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Audubon’s Corkscrew Swamp Sanctuary

CorkscrewSwampSanctuary-FL_LAH_6275Florida is a birder’s paradise—if you don’t count the mosquitoes, alligators, fire ants, and other hazards—and one of my favorite Florida birding spots is Audubon’s Corkscrew Swamp Sanctuary. Located more or less in the middle of nowhere, just north of the Everglades, the closest place to stay is Bonita Springs, south of Ft. Meyers on Florida’s west coast.

The 13,000 acre sanctuary preserves the largest remaining stand of old growth bald cypress in North America, along with plenty of plants and animals. I arrived shortly after 7 am, when the 2¼ mile boardwalk opens, and spent the next six hours watching wildlife, taking photos, and ticking off bird after bird.

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Trip Report: Merritt Island NWR

It’s January. Where can you find warmth, green leaves, and lots of birds? We found all three at Merritt Island National Wildlife Refuge. Located on Florida’s Space Coast, Merritt Island shares a boundary with Cape Canaveral. You can actually see the launch pad off in the distance as you enter the refuge. Apparently launches don’t discourage the birds from hanging out nearby. Maybe that’s because they know they can fly circles around any rocket!

The day we arrived, the temperature was predicted to hit 83°. In my opinion, that’s perfect January weather! We planned to show up at dawn but we didn’t quite make it. Still, it was plenty early and the birds were out and about.

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A New Birding Site Worth Joining

birdingacrossamerica website

I was so excited—I was flying to Washington to visit our daughter and her family. Of course, the main point of the trip was to hug our baby granddaughter, but I was also hoping to do a bit of birding while in a different state. The problem was, I didn’t know a single birder near Everett (north of Seattle), I didn’t know where the good birding sites were, and even if I did, the roads were unfamiliar enough (and traffic crazy enough) that I was sure I’d get lost.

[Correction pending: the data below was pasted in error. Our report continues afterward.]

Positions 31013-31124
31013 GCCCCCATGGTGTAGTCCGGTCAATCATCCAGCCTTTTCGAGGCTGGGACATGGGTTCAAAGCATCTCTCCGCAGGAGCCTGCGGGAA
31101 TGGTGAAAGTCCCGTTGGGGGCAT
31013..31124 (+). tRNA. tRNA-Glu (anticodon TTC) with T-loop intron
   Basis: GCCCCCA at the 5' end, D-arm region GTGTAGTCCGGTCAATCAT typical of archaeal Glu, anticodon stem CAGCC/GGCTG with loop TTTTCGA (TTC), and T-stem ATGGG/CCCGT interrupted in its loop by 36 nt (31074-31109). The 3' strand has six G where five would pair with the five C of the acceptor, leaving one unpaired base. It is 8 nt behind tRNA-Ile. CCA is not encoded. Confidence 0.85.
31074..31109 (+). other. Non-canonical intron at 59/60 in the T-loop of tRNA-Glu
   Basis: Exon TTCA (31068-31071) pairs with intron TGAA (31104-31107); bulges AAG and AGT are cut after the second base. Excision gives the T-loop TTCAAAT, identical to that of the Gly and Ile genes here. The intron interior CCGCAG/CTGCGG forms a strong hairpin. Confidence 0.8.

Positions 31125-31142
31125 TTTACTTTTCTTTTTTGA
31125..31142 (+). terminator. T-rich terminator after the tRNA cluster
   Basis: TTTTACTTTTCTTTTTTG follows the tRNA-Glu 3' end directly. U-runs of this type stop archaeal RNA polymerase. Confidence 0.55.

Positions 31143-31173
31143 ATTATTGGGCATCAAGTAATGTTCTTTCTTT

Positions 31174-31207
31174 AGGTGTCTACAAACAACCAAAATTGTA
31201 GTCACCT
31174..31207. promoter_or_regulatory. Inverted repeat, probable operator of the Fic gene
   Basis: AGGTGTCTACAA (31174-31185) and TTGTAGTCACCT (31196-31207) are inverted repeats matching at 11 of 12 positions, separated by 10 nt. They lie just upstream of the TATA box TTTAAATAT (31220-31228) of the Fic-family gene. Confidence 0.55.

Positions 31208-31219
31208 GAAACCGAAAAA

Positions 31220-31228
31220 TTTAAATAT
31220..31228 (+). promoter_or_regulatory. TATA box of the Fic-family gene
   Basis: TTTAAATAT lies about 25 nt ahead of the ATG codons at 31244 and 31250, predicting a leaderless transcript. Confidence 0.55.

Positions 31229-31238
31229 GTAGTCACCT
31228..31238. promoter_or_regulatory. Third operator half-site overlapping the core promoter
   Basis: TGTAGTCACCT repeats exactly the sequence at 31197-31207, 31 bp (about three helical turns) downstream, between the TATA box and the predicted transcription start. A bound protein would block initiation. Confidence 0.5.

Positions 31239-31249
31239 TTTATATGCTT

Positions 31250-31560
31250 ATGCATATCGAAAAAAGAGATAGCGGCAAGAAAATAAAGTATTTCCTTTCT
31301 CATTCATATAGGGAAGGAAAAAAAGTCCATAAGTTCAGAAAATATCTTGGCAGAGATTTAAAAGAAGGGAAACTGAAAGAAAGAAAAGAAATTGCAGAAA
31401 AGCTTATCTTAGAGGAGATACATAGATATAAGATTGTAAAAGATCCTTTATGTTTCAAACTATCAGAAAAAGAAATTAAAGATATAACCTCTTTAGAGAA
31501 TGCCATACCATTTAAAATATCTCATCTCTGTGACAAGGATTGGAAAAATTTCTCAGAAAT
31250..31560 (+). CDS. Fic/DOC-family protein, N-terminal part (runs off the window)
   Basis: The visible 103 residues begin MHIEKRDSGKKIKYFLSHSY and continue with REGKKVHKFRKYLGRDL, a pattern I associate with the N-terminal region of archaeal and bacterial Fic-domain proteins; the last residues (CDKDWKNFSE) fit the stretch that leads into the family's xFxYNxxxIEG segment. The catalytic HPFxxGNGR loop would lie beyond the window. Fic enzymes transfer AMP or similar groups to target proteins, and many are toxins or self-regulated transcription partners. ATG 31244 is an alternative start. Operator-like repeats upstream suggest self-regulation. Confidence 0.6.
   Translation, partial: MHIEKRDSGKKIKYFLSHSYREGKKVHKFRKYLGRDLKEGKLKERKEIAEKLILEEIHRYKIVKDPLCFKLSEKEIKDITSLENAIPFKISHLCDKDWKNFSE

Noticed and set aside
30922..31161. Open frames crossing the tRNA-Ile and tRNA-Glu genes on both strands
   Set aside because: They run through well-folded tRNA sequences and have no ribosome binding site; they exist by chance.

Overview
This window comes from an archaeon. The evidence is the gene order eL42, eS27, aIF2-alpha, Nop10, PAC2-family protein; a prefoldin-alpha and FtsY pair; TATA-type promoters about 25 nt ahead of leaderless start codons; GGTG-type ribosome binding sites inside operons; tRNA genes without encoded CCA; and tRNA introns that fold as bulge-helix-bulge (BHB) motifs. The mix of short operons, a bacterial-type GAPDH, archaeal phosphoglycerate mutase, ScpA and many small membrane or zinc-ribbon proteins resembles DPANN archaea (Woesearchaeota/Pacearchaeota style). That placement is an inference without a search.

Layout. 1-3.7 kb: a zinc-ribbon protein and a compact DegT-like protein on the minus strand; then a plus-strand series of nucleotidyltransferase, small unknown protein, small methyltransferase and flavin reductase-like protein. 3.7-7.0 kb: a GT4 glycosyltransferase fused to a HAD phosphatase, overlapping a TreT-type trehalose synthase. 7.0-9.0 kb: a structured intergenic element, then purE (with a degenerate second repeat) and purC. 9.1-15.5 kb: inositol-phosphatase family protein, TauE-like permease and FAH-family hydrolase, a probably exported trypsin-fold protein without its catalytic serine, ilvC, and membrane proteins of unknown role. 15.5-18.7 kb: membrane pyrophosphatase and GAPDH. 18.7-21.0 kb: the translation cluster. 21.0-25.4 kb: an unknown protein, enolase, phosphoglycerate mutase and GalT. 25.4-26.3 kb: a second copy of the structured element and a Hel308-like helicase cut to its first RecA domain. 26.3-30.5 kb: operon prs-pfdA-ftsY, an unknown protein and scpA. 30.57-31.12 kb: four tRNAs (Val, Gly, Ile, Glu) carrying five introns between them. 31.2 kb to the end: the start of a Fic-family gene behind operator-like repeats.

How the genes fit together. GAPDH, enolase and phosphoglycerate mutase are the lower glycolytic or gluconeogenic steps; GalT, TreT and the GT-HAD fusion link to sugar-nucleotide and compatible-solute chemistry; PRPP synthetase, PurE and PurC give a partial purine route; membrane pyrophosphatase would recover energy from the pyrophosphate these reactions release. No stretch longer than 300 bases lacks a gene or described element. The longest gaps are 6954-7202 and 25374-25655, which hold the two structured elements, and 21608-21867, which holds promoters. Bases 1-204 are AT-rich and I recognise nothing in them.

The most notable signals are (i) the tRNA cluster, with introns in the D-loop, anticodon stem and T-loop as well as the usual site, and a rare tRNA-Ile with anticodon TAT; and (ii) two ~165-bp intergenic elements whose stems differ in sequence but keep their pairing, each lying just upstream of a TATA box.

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Bosque Birding, Part 2

(Be sure to see Bosque Birding, Part 1.)

Snow Geese_BosquedelApacheNWR-NM_LAH_6273It was pitch black, and our motel room was uncomfortably cold, despite the noisy heater that had run all night. I groped my way out of bed, half asleep but excited about the coming day. We were in Socorro, New Mexico, just north of the Bosque del Apache National Wildlife Refuge. In less than an hour, I’d be taking pictures of some 30,000 Snow Geese flying into the dawn sky.

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Bosque Birding, Part 1

Question: I’m a birder and nature photographer living in Colorado, with a limited budget for travel. Where can I go for fun and photos at this time of year?

Answer: Bosque del Apache National Wildlife Refuge!

Geese and Cranes_BosquedelApacheNWR - NM_LAH_7495Just a day’s drive south of Colorado Springs, Bosque del Apache is the place to go for anyone interested in birds and/or photography. The week we visited, right after New Year’s, the refuge was home to 8,100 Sandhill Cranes, over 32,000 “light” geese, and a whopping 57,000 ducks! With such numbers, spectacular photos are pretty much guaranteed.